Risk Management Training for the Board of Directors

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In this article, we (1) offer a gentle reminder that a Board of Directors (the “Board”) of a financial institution is expected to receive regular training to ensure that directors can do their jobs effectively and (2) would like to pitch Holland & Marie as the provider of that training, especially training on risk management topics. To acknowledge the value of your time as well as illustrate our approach, if you would like to skip the first point and jump to how we can help, please feel free to click here.



According to the Monetary Authority of Singapore’s (the “MAS”) Guidelines on Risk Management Practices – Board and Senior Management (the “Board Risk Guidelines”):

  • “The Board should receive regular training from time to time. It should put in place a continuous professional development programme to ensure that directors are equipped with the appropriate skills and knowledge to perform their roles on the Board and Board committees effectively. Such programmes may include providing the directors with a detailed overview and risk profile of the institution’s significant or new business lines and periodic updates on regulatory developments.” (1)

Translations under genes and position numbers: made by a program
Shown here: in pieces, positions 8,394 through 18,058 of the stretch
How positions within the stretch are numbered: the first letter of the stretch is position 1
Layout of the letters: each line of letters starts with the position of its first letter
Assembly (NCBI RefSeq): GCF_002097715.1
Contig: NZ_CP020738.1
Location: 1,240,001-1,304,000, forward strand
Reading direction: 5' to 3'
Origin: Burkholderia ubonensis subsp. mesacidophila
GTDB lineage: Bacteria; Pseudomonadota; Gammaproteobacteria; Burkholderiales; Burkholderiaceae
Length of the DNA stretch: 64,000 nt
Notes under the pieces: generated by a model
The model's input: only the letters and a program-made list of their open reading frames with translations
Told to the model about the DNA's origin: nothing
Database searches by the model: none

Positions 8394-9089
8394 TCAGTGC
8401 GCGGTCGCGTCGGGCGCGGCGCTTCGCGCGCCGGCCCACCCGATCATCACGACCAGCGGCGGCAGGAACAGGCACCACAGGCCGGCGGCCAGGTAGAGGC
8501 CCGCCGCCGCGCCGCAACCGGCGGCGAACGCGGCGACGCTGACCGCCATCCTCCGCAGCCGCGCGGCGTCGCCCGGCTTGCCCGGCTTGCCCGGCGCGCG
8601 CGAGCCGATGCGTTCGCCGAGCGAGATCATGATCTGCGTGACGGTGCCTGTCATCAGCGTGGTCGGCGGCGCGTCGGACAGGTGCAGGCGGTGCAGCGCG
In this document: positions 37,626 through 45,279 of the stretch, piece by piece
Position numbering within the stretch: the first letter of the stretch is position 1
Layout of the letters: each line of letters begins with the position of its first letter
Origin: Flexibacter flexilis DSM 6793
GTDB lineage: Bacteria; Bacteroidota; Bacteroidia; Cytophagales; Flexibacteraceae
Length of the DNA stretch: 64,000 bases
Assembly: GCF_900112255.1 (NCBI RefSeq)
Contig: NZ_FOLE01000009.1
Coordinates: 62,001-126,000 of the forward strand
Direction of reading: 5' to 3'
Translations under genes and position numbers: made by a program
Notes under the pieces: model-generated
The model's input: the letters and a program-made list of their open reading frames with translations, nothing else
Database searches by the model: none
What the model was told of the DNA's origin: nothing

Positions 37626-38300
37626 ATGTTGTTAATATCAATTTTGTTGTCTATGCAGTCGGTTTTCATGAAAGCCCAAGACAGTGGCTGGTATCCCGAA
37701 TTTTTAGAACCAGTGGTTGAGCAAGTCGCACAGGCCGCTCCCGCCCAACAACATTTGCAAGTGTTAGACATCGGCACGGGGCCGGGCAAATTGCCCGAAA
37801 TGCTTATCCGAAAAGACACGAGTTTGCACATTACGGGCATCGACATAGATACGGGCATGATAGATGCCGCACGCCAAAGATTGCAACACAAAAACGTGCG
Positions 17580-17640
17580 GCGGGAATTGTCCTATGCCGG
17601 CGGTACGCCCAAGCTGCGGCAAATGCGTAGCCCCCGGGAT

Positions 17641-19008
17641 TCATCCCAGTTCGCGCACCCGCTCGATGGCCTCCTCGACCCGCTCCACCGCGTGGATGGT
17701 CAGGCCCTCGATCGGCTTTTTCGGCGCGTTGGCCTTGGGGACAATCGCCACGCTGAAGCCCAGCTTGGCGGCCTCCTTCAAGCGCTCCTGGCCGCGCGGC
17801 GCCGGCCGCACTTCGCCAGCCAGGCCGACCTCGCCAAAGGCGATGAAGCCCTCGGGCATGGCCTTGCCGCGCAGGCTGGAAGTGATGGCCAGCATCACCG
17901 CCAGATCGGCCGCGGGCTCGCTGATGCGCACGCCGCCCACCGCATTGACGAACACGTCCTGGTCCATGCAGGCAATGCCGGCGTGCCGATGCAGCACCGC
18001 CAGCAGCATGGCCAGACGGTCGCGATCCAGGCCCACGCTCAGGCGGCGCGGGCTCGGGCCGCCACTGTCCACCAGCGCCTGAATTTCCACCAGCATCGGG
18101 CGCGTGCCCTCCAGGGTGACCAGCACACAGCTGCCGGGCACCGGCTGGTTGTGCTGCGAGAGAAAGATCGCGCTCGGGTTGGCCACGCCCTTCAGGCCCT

The MAS does not specify any required subject matter, delivery methods, quantities, or frequencies of training. Such decisions are left to the judgement of the Board. However, when setting up a Board training program, it is critical to keep in mind that the audience for the training is not solely the Board. Instead, the audience includes the MAS and other stakeholders which will evaluate the Board’s performance and “the institution’s risk profile, taking into account the quality of the institution’s internal risk management systems and processes.” (2)

Hong Kong 

Risk management is one of the eight core functions of a licensed institution identified by the Securities and Futures Commission (the “SFC”). (3) A licensed institution’s directors are ultimately responsible for the adequacy and effectiveness of the corporation’s internal control systems.